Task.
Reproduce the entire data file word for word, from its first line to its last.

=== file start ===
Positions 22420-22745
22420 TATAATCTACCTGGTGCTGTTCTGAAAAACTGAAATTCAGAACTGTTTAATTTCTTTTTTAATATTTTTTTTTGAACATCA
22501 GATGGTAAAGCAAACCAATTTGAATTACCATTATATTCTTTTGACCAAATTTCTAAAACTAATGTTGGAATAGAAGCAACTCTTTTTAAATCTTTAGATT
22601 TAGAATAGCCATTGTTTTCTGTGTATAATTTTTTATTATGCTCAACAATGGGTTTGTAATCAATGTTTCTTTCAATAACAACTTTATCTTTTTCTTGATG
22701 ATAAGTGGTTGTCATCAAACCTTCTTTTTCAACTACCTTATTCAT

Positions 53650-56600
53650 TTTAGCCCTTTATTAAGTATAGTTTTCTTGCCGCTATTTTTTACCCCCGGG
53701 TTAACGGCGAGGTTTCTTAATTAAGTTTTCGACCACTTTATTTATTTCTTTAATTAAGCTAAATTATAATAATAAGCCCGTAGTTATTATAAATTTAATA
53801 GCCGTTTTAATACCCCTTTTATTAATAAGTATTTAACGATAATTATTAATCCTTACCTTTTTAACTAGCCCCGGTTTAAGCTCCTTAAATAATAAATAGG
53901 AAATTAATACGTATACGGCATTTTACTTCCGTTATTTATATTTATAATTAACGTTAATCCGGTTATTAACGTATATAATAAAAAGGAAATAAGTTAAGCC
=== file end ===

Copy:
Positions 22420-22745
22420 TATAATCTACCTGGTGCTGTTCTGAAAAACTGAAATTCAGAACTGTTTAATTTCTTTTTTAATATTTTTTTTTGAACATCA
22501 GATGGTAAAGCAAACCAATTTGAATTACCATTATATTCTTTTGACCAAATTTCTAAAACTAATGTTGGAATAGAAGCAACTCTTTTTAAATCTTTAGATT
22601 TAGAATAGCCATTGTTTTCTGTGTATAATTTTTTATTATGCTCAACAATGGGTTTGTAATCAATGTTTCTTTCAATAACAACTTTATCTTTTTCTTGATG
22701 ATAAGTGGTTGTCATCAAACCTTCTTTTTCAACTACCTTATTCAT

Positions 53650-56600
53650 TTTAGCCCTTTATTAAGTATAGTTTTCTTGCCGCTATTTTTTACCCCCGGG
53701 TTAACGGCGAGGTTTCTTAATTAAGTTTTCGACCACTTTATTTATTTCTTTAATTAAGCTAAATTATAATAATAAGCCCGTAGTTATTATAAATTTAATA
53801 GCCGTTTTAATACCCCTTTTATTAATAAGTATTTAACGATAATTATTAATCCTTACCTTTTTAACTAGCCCCGGTTTAAGCTCCTTAAATAATAAATAGG
53901 AAATTAATACGTATACGGCATTTTACTTCCGTTATTTATATTTATAATTAACGTTAATCCGGTTATTAACGTATATAATAAAAAGGAAATAAGTTAAGCC